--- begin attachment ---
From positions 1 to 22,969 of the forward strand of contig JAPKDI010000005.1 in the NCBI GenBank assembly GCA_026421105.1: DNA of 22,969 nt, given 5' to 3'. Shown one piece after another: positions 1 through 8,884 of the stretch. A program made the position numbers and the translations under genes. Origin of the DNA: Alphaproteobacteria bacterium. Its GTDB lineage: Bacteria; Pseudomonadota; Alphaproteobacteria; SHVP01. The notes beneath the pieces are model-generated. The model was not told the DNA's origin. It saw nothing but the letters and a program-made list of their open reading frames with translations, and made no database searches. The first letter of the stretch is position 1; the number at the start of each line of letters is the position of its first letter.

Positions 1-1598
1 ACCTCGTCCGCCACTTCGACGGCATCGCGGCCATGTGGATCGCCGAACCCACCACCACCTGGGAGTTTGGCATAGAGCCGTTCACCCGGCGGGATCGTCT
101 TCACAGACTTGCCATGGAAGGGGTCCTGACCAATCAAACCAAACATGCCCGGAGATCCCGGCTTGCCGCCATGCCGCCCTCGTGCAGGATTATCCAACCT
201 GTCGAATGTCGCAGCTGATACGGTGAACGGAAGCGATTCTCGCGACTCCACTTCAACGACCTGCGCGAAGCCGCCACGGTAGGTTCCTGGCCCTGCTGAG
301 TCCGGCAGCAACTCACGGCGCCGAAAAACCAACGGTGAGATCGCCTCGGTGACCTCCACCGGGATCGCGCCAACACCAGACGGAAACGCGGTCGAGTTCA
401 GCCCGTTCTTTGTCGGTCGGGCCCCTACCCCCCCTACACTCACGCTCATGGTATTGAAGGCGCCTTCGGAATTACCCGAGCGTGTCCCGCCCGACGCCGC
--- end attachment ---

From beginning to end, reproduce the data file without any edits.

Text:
From positions 1 to 22,969 of the forward strand of contig JAPKDI010000005.1 in the NCBI GenBank assembly GCA_026421105.1: DNA of 22,969 nt, given 5' to 3'. Shown one piece after another: positions 1 through 8,884 of the stretch. A program made the position numbers and the translations under genes. Origin of the DNA: Alphaproteobacteria bacterium. Its GTDB lineage: Bacteria; Pseudomonadota; Alphaproteobacteria; SHVP01. The notes beneath the pieces are model-generated. The model was not told the DNA's origin. It saw nothing but the letters and a program-made list of their open reading frames with translations, and made no database searches. The first letter of the stretch is position 1; the number at the start of each line of letters is the position of its first letter.

Positions 1-1598
1 ACCTCGTCCGCCACTTCGACGGCATCGCGGCCATGTGGATCGCCGAACCCACCACCACCTGGGAGTTTGGCATAGAGCCGTTCACCCGGCGGGATCGTCT
101 TCACAGACTTGCCATGGAAGGGGTCCTGACCAATCAAACCAAACATGCCCGGAGATCCCGGCTTGCCGCCATGCCGCCCTCGTGCAGGATTATCCAACCT
201 GTCGAATGTCGCAGCTGATACGGTGAACGGAAGCGATTCTCGCGACTCCACTTCAACGACCTGCGCGAAGCCGCCACGGTAGGTTCCTGGCCCTGCTGAG
301 TCCGGCAGCAACTCACGGCGCCGAAAAACCAACGGTGAGATCGCCTCGGTGACCTCCACCGGGATCGCGCCAACACCAGACGGAAACGCGGTCGAGTTCA
401 GCCCGTTCTTTGTCGGTCGGGCCCCTACCCCCCCTACACTCACGCTCATGGTATTGAAGGCGCCTTCGGAATTACCCGAGCGTGTCCCGCCCGACGCCGC